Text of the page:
Spain’s new prime minister vows to raise taxes and spend more
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Spain’s new prime minister Pedro Sánchez has promised to raise tax on companies and increase public spending in a speech to parliament laying out his socialist government’s two-year economic plan.
Mr Sánchez said he would “redesign” corporate tax to close loopholes so that the effective rate paid by companies could not be less than 15 per cent, while slowing the pace of deficit reduction so his government could spend more.
The 46-year-old prime minister ended the rule of conservative Mariano Rajoy last month after winning a confidence vote. Mr Sánchez’s Socialist party holds just 84 seats in the 350-seat parliament but he has said this will not stop him attempting to shift economic policy.
Spain’s economy has been growing at a robust rate of more than 3 per cent a year since 2015, rebounding after a dire financial crisis. With the budget deficit shrinking, Mr Sánchez is betting that there there is scope for more public spending.
“Spain’s economy grows, but does not redistribute,” he said, confirming that with extra spending the deficit was expected to reach 2.7 per cent of gross domestic product this year, compared with the last government’s estimate of 2.2 per cent.
The government has promised a pay increase for civil servants and to allow more spending by Spain’s 17 regions. It has also made a commitment to increase defence spending in response on Nato members to pressure from US president Donald Trump.
“They are coherent objectives with the economic evolution of our country. And coherent with social needs,” Mr Sánchez said.
Spain’s debt-to-GDP ratio is 98 per cent, higher than the EU average. The country is also the last subject to the EU’s so-called “excessive deficit procedure”. However Nadia Calviño, the country’s new economy minister, has said that even with a slower pace of deficit reduction Spain is on track to meet EU budget targets. Market reaction to plans for a slower rate of deficit reduction has been muted.
Mr Sánchez also said his government would seek to “redesign corporate tax . . . so that the effective rate of large corporations is close to the headline rate [of 25 per cent] and in no case less than 15 per cent”.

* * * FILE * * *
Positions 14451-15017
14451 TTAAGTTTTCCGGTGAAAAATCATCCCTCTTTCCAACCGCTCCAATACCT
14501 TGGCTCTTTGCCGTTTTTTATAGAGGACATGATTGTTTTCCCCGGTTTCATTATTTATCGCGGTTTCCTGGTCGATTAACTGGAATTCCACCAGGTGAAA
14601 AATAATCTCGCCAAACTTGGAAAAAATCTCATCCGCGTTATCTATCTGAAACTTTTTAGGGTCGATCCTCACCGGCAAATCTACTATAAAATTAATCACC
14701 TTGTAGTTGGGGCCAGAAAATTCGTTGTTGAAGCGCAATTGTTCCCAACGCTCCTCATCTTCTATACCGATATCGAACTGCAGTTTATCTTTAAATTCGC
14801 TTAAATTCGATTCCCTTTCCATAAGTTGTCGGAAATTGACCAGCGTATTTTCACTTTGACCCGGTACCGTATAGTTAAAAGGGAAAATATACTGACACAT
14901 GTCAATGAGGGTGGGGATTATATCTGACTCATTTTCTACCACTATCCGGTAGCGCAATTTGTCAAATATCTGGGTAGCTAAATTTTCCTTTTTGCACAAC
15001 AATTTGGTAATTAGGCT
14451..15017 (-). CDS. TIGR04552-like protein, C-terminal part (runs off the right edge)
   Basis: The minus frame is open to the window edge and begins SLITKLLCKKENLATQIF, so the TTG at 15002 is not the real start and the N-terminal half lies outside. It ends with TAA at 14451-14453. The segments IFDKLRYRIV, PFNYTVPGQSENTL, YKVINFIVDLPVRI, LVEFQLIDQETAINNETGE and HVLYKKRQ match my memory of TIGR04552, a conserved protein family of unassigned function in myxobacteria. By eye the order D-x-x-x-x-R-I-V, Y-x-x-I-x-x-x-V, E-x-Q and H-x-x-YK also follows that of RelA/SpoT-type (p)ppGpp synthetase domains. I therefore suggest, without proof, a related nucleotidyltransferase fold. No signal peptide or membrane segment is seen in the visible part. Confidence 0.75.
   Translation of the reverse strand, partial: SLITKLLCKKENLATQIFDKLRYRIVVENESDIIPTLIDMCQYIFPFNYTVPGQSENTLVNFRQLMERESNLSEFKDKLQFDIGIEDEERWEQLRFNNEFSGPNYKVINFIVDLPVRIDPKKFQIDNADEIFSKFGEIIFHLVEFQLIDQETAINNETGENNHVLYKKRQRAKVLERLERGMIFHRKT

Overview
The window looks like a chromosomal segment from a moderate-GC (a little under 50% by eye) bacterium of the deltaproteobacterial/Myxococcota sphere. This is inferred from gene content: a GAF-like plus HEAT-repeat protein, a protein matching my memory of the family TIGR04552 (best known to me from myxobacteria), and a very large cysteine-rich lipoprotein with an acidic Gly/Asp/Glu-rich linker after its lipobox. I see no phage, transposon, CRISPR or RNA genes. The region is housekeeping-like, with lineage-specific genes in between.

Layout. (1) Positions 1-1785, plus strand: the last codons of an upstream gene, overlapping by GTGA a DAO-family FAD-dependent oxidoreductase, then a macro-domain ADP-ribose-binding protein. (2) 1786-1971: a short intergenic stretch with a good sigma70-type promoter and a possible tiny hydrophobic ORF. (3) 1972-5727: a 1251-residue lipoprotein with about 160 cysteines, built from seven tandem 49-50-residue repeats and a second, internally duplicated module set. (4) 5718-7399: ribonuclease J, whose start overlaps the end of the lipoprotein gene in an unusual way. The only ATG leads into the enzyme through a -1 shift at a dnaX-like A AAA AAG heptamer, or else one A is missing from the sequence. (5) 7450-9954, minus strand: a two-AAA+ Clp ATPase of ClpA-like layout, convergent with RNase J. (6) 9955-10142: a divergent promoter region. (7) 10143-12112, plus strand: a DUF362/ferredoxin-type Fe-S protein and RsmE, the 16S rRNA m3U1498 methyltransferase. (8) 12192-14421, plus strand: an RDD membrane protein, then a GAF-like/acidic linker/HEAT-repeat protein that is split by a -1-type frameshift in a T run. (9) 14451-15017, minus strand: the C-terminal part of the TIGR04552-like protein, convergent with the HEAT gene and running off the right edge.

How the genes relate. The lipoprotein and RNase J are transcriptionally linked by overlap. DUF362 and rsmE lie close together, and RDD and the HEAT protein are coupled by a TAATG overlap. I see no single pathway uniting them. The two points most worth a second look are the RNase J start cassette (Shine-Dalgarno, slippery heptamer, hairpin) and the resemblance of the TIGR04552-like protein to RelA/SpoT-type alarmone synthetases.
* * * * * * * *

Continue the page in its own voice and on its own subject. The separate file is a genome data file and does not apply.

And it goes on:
The government will also propose a bill to help fight tax fraud, which will include measures to ban tax amnesties.
Mr Sánchez said his government wanted to “encourage growth and decent employment; advance social cohesion and equality; advance our democracy; overcome the Catalan crisis; and participate actively in building the European project”.
One of Mr Sánchez’s first acts last month was to appoint the country’s first mostly female cabinet, while he struck a progressive tone by allowing entry to a boat carrying migrants rejected by Italy.
Last week he met the leader of the Catalan government, Joaquim Torra, marking a step-change in relations between Madrid and Catalonia after the region’s push for independence.
The prime minister has also pledged to removing the remains of Spanish dictator Francisco Franco from the Valley of the Fallen, a monument to those killed during the Spanish Civil War.
“No democracy can allow a monument to a dictatorship,” he said on Tuesday. “We will proceed with the exhumation of the remains of the dictator Franco from the Valley of the Fallen, and this will happen shortly.”
Antonio Roldán, the economic spokesman in parliament for the liberal Ciudadanos party, wrote on Twitter during the speech: “I have not yet heard a single reform to address the three major bottlenecks to the country’s progress: employment, education and institutions. You cannot live by gestures forever.”
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